By Alexandra Stevenson*, Amie Tsang and Matt Phillips – The New York Times
Stocks in the United States swerved up and down on Thursday after China sent conflicting signals about how it would respond to President Trump’s threats of new tariffs and investors took some solace in upbeat economic and earnings data.
The positive signs included an increase in retail sales in the United States in July, according to the Commerce Department, and stronger-than-expected earnings from Walmart, which raised its outlook for sales this year. The Chinese e-commerce giant Alibaba also released strong financial results.
Wall Street’s early gains were just the latest in what has been a turbulent stretch for stocks. Markets around the world have been whipsawed this month by mixed signals about the state of the trade war between the United States and China and growing evidence that the dispute is already slowing global growth, especially in the manufacturing sector.
The continuing stock market volatility reflects the enormous uncertainty investors are feeling as the high-stakes dispute between the world’s two largest economies — one run by an opaque government, the other led by a president prone to firing off inflammatory messages on Twitter — drags on.
On Thursday at least, a statement from the Chinese government released just before the start of trading in the United States, helped to lower the tension.
“We hope the U.S. can work in concert with China to implement the two presidents’ consensus that was reached in Osaka, and to work out a mutually acceptable solution through equal-footed dialogue and consultation with mutual respect,” Hua Chunying, the foreign ministry representative, said in the statement. The consensus in question was hashed out by President Trump and Xi Jinping, China’s leader, in June, when they agreed to resume trade talks.
The truce appeared to disintegrate this month amid Mr. Trump’s threats of new tariffs and a decision by Chinese officials to allow the country’s tightly controlled currency weaken, developments that suggested the two sides were girding for a standoff that could last indefinitely.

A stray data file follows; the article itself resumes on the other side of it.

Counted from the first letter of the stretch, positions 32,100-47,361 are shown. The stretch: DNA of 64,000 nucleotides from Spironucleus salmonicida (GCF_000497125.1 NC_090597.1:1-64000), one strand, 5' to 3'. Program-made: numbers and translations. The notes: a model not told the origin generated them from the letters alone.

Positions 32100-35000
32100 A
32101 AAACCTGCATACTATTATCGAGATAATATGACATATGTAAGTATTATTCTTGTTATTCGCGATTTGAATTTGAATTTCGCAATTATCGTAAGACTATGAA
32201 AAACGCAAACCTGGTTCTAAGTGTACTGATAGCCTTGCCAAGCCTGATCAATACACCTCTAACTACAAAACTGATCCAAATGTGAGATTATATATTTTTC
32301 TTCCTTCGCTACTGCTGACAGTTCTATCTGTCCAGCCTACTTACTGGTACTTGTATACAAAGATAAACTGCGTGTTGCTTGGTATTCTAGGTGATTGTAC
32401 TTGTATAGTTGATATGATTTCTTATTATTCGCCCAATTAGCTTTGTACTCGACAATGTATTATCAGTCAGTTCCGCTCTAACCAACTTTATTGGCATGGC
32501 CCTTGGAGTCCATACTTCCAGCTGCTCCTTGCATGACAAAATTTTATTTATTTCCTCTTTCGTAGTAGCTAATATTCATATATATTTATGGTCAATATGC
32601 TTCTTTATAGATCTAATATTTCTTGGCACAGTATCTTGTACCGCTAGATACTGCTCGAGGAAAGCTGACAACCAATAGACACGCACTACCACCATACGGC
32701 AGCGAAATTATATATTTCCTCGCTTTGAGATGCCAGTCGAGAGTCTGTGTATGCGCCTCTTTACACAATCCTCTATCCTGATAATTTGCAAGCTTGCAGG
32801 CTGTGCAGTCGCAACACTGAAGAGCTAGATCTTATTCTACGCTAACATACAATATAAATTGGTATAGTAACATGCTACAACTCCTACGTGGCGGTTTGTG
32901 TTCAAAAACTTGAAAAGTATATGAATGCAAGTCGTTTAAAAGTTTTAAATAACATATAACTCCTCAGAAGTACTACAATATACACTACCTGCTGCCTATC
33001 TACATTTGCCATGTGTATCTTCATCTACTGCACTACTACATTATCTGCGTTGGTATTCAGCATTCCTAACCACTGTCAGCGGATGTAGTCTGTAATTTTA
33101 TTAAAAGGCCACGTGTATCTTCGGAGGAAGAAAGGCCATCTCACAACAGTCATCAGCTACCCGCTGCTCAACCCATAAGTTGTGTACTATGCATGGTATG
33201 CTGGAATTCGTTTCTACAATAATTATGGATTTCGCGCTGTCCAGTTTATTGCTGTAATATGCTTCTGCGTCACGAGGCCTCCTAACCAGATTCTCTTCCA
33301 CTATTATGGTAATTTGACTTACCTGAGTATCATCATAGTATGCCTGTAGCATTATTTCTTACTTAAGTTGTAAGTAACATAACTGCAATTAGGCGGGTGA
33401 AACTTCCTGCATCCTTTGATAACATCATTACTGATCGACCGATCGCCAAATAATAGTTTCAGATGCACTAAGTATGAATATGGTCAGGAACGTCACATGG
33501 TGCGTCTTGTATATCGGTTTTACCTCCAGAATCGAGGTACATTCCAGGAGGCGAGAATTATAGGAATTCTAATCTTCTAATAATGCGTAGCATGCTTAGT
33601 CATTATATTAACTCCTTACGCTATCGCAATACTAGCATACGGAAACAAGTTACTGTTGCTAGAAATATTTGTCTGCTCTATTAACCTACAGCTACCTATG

In recent weeks, data has shown that the fight is taking a toll on industrial economies around the world. Closely watched surveys in Britain, China, Germany and Japan have all indicated that the industrial sectors in those countries are contracting.
There are also growing signs of industrial weakness in the United States. On Thursday, reports showed that America’s industrial production fell 0.2 percent in July from the month before, more than economists had expected.
On the flip side, there is little evidence that the American consumer sector, the primary driver of growth in the United States, has been hurt by the trade fight. Unemployment remains near its lowest levels in a half-century. Government data released on Thursday appeared to confirm consumer demand remains robust, with retail sales showing a better-than-expected 0.7 percent gain in July from the month before.
But the trade fight is far from over, as an earlier statement from Beijing on Thursday showed.
That statement appeared to increase tensions by threatening a response should Mr. Trump carry out his vow to place a 10 percent tariff on billions of dollars of Chinese imports as of Sept. 1. The statement, attributed to an unidentified Chinese cabinet official, did not specify what the countermeasures would be.
The threat of additional tariffs has added to fears about the global economic outlook and pushed markets lower around the world. Those fears were evident on Wednesday, after investors worried about global growthgave Wall Street one of its worst days this year. The S&P 500 index fell 2.9 percent.